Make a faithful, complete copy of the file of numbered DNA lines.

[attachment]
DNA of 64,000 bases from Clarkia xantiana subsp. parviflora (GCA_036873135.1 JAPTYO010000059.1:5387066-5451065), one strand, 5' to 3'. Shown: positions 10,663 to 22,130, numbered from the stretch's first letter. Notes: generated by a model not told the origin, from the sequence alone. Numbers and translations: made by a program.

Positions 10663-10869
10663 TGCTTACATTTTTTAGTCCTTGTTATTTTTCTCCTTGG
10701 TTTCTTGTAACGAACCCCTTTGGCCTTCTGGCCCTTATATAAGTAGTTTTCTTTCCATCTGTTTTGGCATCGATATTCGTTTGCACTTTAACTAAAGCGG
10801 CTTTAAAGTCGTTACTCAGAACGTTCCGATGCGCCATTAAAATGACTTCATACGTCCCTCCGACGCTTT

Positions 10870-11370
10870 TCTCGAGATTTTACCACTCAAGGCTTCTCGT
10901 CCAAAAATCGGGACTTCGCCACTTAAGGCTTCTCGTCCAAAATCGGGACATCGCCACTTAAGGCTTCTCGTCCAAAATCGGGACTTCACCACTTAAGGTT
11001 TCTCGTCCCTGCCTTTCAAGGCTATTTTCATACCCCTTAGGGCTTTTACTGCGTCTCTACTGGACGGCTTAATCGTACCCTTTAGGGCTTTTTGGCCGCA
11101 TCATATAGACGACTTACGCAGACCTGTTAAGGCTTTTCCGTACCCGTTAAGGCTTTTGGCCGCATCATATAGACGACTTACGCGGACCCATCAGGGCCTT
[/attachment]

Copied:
DNA of 64,000 bases from Clarkia xantiana subsp. parviflora (GCA_036873135.1 JAPTYO010000059.1:5387066-5451065), one strand, 5' to 3'. Shown: positions 10,663 to 22,130, numbered from the stretch's first letter. Notes: generated by a model not told the origin, from the sequence alone. Numbers and translations: made by a program.

Positions 10663-10869
10663 TGCTTACATTTTTTAGTCCTTGTTATTTTTCTCCTTGG
10701 TTTCTTGTAACGAACCCCTTTGGCCTTCTGGCCCTTATATAAGTAGTTTTCTTTCCATCTGTTTTGGCATCGATATTCGTTTGCACTTTAACTAAAGCGG
10801 CTTTAAAGTCGTTACTCAGAACGTTCCGATGCGCCATTAAAATGACTTCATACGTCCCTCCGACGCTTT

Positions 10870-11370
10870 TCTCGAGATTTTACCACTCAAGGCTTCTCGT
10901 CCAAAAATCGGGACTTCGCCACTTAAGGCTTCTCGTCCAAAATCGGGACATCGCCACTTAAGGCTTCTCGTCCAAAATCGGGACTTCACCACTTAAGGTT
11001 TCTCGTCCCTGCCTTTCAAGGCTATTTTCATACCCCTTAGGGCTTTTACTGCGTCTCTACTGGACGGCTTAATCGTACCCTTTAGGGCTTTTTGGCCGCA
11101 TCATATAGACGACTTACGCAGACCTGTTAAGGCTTTTCCGTACCCGTTAAGGCTTTTGGCCGCATCATATAGACGACTTACGCGGACCCATCAGGGCCTT